Following our commitment to explore a citizens basic income scheme, we made available a grant worth £250,000 for local authorities to scope out the feasibility of small pilots. Glasgow, Edinburgh, Fife and North Ayrshire made a successful collective bid in March 2018. A steering group composed of the four local authorities and NHS Health Scotland, with support from the Scottish Government, has begun research into the feasibility of a pilot.
Is it possible to do a full pilot scheme if the Department for Work and Pensions is not involved and we do not have control over its functions? Clearly, the income of a lot of people comes from the DWP.
Any decision to proceed with a pilot will be subject to the findings of the steering group’s feasibility study, which will set out the full details of the ethical, legislative, financial and practical implications of implementing a pilot on the ground. However, the member is right to raise the issue, because a pilot scheme would not be viable without full powers over tax and social security, or, at the very least, the full co-operation of the United Kingdom Government. We are in contact with the DWP about the issue and engagement is on-going. We will endeavour to keep the member updated on progress.
Question 4 has been withdrawn.
NHS Lanarkshire (Meetings)
To ask the Scottish Government when it last met NHS Lanarkshire and what was discussed. (S5O-02813)
Ministers and Scottish Government officials regularly meet representatives of all health boards, including NHS Lanarkshire, to discuss matters of importance to local people. I last met the chair of the health board on 10 December and will meet her again this coming Monday.
The number of general practitioner practices in Lanarkshire has fallen by 10 per cent since 2007. What is the cabinet secretary doing about that?
Mr Simpson is, I hope, aware of our primary care reform plan, which incorporates the new GP contract and other measures. Significant additional resource for the primary care reform plan is planned for in the draft budget. I therefore look for his support for that budget.
The plan looks at how we deliver on the GP contract, particularly around multiskilling and GP clusters, in order to ensure that provision is appropriate across local areas and takes account of geography and other issues.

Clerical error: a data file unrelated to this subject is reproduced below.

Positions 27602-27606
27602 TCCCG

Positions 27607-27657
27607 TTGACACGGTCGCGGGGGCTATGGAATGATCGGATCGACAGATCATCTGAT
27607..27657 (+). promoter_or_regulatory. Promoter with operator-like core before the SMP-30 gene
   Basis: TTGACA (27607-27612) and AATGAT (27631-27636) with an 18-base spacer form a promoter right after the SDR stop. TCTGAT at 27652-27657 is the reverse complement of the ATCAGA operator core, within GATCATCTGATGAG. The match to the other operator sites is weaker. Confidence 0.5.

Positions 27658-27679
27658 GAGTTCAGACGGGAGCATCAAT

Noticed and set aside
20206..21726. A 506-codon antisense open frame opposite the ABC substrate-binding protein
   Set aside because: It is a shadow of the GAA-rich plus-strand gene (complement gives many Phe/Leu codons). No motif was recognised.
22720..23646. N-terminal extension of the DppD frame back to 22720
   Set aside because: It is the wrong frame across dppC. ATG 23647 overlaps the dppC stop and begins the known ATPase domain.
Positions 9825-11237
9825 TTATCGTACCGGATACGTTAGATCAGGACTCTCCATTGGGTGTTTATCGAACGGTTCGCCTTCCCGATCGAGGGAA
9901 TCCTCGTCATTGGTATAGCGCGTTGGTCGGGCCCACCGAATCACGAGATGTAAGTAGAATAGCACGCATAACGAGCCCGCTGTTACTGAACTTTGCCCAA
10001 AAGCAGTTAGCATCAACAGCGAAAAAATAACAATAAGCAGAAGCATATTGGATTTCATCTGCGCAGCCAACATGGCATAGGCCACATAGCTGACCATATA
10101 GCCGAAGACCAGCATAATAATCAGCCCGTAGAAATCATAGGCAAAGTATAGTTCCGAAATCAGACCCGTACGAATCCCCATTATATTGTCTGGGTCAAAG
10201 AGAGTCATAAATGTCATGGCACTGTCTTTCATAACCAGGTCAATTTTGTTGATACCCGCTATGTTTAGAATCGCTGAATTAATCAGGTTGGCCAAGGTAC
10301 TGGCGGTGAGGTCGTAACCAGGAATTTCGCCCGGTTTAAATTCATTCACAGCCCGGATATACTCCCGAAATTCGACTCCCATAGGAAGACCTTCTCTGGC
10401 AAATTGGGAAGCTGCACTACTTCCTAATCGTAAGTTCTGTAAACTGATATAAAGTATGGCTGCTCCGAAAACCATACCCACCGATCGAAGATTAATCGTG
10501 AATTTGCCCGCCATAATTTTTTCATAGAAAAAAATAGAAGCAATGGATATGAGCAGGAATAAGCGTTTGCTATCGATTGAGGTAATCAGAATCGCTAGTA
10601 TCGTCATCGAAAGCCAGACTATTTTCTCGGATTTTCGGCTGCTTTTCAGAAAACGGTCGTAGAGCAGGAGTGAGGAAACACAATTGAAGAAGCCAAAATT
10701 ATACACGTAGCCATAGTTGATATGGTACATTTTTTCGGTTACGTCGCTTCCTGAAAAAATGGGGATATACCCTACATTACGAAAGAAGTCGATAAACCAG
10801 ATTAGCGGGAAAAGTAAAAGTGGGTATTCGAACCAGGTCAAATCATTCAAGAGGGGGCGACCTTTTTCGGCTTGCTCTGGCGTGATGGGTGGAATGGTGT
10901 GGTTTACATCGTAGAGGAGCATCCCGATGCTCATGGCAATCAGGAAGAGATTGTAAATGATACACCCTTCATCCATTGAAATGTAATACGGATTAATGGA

I have had discussions with colleagues around the particular demands and issues that relate to rural GP practices. We will ensure that the plan develops in a way that fulfils our need and that of local people to ensure that individuals receive the right care from the right professional at the right time.
That sits alongside significant additional resource in the draft budget—I repeat that I therefore look for support for that budget—for increasing GP training places and the number of undergraduate medical students, supporting the continuation of the Scottish graduate entry medicine programme as well as continuing the specific measures that we have introduced to encourage GPs into more remote and rural areas.
Universal Credit (Two-child Limit)
To ask the Scottish Government what its response is to the announcement by the Department for Work and Pensions that the two-child limit on universal credit payments will be partially rolled back. (S5O-02814)
Although the United Kingdom Government’s decision not to extend the two-child cap and rape clause will be welcome news for a small number of Scottish families, it changes nothing for families with third or subsequent children born after April 2017. Tens of thousands of families will still feel the negative impacts of the two-child limit in the longer term, which effectively creates a two-tier system.
Critically, the decision does not remove the rape clause, which is a dehumanising and appalling abuse of the human rights of the child and the parent. The Scottish Government has long called on the UK Government to end the two-child limit and the abhorrent rape clause in it, and will continue to do so.